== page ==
The topic of photogrammetry has come up frequently during research for a client recently and, given its interesting nature and relative obscurity, it seemed the ideal topic for a Polestar insight.
Photogrammetry is a visual data analysis technique that composites a large quantity of 2D images into a single, highly detailed 3D virtual object. For example, land surveyors might repeatedly fly a drone over a piece of land – taking photos of it from all possible angles – in order to produce a navigable, photo-realistic rendition of the site. Used in this way, photogrammetry allows for incredibly accurate measurements and renders that are both more time and cost effective than most traditional methods such as helicopter surveying or laser measurements.
Although variations of the technology have been around since the 19th century, it is only really with the advent of advanced computing and microprocessors that we have been able to fully reap its benefits. The entertainment industry is a key investor, often deploying the tech to produce photo-realistic renderings of buildings and characters for use in CGI sequences in films and video games.
But photogrammetry’s use doesn’t stop there. Understandably, the technology has been widely adopted by the construction and engineering industries, largely due to its high accuracy, reliability, and speed. New building projects can simply be projected onto a photo-realistic rendering of the surrounding area that can then be explored in virtual reality, giving investors and buyers a never-before-seen level of engagement from the project’s get go.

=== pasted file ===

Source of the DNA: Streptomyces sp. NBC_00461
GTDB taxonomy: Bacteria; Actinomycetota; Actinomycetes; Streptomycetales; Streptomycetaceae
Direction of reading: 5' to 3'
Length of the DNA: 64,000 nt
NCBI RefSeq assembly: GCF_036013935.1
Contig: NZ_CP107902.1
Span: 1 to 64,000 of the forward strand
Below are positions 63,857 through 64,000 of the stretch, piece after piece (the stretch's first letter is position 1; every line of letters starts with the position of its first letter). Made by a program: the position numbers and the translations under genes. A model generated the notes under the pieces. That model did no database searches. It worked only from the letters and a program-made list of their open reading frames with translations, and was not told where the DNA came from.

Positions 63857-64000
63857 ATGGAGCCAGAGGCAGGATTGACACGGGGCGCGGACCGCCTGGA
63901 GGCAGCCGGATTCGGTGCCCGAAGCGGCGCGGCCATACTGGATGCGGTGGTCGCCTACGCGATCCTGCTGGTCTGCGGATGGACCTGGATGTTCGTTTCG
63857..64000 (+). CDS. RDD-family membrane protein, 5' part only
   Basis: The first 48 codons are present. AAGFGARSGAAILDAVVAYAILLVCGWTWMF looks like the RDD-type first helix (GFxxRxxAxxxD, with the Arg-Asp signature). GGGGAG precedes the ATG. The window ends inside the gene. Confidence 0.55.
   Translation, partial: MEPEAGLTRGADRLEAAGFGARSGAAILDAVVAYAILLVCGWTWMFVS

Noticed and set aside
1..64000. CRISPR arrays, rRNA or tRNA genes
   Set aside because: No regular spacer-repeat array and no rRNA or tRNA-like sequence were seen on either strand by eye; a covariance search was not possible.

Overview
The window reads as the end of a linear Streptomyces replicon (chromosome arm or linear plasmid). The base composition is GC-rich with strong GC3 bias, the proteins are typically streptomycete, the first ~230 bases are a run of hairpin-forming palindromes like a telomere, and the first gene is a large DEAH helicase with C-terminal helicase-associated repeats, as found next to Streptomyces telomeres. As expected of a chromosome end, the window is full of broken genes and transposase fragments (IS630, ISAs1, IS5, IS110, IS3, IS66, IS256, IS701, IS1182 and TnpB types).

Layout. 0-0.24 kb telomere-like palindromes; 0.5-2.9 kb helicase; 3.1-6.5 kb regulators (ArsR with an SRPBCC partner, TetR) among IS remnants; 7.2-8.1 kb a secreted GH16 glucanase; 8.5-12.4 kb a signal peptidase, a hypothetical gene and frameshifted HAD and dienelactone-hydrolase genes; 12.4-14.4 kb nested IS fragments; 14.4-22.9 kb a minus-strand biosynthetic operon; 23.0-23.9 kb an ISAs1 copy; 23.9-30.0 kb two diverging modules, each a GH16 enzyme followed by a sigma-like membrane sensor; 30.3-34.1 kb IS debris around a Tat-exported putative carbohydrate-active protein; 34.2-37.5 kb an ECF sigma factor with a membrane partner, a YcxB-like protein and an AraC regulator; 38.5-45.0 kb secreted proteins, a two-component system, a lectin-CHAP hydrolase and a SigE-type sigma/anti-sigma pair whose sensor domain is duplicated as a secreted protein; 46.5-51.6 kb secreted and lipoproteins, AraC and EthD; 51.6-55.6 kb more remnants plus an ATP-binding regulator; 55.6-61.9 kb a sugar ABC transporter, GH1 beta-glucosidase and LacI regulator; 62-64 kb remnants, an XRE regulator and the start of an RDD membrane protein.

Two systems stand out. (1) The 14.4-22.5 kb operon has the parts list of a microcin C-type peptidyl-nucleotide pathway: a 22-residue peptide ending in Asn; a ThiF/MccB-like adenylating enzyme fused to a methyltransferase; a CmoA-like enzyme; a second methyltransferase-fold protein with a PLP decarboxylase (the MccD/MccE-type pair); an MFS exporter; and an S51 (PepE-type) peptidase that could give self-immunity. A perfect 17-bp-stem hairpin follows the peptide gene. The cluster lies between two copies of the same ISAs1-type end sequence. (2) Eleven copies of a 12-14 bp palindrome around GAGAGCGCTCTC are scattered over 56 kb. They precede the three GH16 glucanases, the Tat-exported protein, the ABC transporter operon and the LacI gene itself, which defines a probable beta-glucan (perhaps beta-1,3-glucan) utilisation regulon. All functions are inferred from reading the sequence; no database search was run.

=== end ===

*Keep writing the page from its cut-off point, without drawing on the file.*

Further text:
Photogrammetry represents an interesting take on the development of new technology; producing new things isn’t always the most efficient route to solving a problem. While there have been huge leaps in laser-based measuring, computer-generated rendering and even radar scanning in the last few decades, it turns out that the humble camera is can be the most efficient way to generate a 3D rendering of an object.
It seems that smart progress isn’t always achieved by pouring resources into developing shiny new tech, but rather by looking at what is available and augmenting it to suit your needs.
Given the recent proliferation of ecological awareness in the media, this can also tie into the wider message of ‘reduce, reuse, recycle’ that has been around for many years now. We’re quite good at recycling; most people know what it is and practise some form of it. In this case, reduce/reuse could mean reduce the amount of unnecessary new technologies and reuse those already available in a new way.
How could a technology such as photogrammetry improve your business?
Other industries are now turning to photogrammetry to make cheap, 3D surveys of large sites or facilities. Often, this involves flying a small camera-equipped drone around the structure in question so that photographs can be taken from many angles